3rd January 2003, 06:28
Hmm. Back when I ran a public dojo, I ran a small, text only ad with Ma Bell for a while, then upgraded to a business-card size. After I decided not to run a public operation, I simply didn't get a phone for the dojo until I inherited a cel phone from my ex.

YP ads can draw attention, but it's hard to compete with the folks who will spend thousands on a quarter or half page ad in there ... and the public just doesn't know better. They see the big splashy ad and think "Yeah, these guys MUST be good!" ...

Folks who KNOW, will ignore the ads and do their research online or through local channels.

For what it's worth, when I ran a public dojo, I tracked new student enrollments for a couple of years and here's (roughly) what I learned:

Then, as now, I got my best students through word of mouth and, later, from the dojo website (www.the-dojo.com). Not so many enrollees, but far more of them stayed.

Second best method was flyers and brochures at MA stores, bookstores, health food shops, Japanese/Asian markets, etc. Posted a few small flyers on public bulletin boards in the trendy part of town, too, but those were overwhelmed by the bands and art gigs.

(One local dojo in Indianapolis used to (might still do) have someone go to the bookstores and MA shops and insert little bookmark size ads in the relevant books. Not something I'd do, but it would put your name and info in the hands of folks who might be interested.)

I got lots of interest from the YP. Folks would call, and occasionally, show up. I got more short-timers via the YP.

If you DO use the YP, it's critical that you have a live body or a really good answering machine/voicemail/service online.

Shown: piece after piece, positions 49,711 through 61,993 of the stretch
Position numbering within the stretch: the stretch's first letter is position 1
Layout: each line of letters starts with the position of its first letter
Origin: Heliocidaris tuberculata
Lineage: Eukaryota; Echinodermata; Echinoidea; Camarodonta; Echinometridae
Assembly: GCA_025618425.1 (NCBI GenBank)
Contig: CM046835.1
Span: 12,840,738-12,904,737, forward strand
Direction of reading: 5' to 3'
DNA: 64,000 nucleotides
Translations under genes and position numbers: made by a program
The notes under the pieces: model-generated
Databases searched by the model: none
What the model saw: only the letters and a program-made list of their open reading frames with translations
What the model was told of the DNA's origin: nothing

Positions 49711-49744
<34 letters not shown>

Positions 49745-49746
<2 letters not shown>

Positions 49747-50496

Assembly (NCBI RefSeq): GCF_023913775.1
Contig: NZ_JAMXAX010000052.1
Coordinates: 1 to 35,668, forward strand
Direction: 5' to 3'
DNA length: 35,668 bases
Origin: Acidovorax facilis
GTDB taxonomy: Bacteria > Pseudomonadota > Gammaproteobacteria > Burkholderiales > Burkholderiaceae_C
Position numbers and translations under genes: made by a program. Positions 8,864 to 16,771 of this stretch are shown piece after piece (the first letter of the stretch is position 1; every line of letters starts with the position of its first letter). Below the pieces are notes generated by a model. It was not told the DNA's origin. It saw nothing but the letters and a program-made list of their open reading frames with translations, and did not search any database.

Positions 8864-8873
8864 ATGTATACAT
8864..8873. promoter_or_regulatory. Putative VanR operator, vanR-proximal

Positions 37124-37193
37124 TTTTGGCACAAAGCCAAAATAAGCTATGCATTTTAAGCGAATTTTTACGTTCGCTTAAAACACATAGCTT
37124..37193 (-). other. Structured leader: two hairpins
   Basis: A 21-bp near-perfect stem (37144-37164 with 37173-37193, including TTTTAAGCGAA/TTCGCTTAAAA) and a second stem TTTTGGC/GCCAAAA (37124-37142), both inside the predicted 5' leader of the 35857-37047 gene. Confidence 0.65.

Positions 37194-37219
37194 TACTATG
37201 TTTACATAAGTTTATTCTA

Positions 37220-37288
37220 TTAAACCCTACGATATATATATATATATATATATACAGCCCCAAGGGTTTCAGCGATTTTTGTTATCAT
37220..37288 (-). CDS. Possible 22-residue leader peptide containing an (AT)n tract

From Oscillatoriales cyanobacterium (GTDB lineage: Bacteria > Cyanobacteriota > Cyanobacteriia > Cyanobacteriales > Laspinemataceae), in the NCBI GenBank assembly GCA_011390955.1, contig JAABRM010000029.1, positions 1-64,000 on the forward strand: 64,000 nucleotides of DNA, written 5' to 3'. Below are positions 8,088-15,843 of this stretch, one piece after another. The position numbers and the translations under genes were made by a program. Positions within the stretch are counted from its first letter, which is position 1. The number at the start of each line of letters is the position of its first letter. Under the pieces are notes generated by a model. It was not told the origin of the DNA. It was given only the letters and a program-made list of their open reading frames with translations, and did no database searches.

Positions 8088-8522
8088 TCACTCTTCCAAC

For sheer numbers, but without much staying power, coupons in those 'Zoo Book' and Community Services things worked real well. Lots of kids, if you're looking for volume and a cash cow. However, that said, they usually don't stay long and to maintain the volume, you have to continually herd a stream of such folks through.

I don't teach kids' classes anymore and don't care for a cattle-call approach, so I haven't used that approach in several years.

If you're trying to keep the rent paid and the bills in check, however, youth classes are a lifesaver. Just be prepared ...

I've never tried radio or TV, so can't comment on those.

Good luck.


7th January 2003, 01:01
We have good success with the smallest sized boxed text ad - one size up from the line listing. We just put in the basics - less text so that what we offer stands out. This type of ad can still stand out because it is a box among the text ads, not just a small display ad. Strongly recommend value adding by having a website listed as well as the phone number. With a website, you do not need to actually put much text in the ad at all as it has all the good info -

You could just have Kickbutt Karate! Phone number: Website:

18th January 2003, 05:06
Frances, that's a good suggestion. Less text, more space. URL.

We've had a metro Yellow Pages ad now for 3 years. $145/ month. That eats 2 students' tuition every 30 days.

It's not that it doesn't work. It just works really poorly.

And every ad rep will tell you that repetition is the key. Gotta get your tiny ad planted in everyone's mind when they frequent that Yellow book for martial arts classes.

Well, we're not a grocery store or a video game parlor. When shopping for MA that 'repetition' line is horse-hockey. And like you, Mr. Wolfe, we've had enough of shelling out that kind of money for decreasing return, and will reduce or eliminate in the coming year.

Hail to the good website!

-Will Graves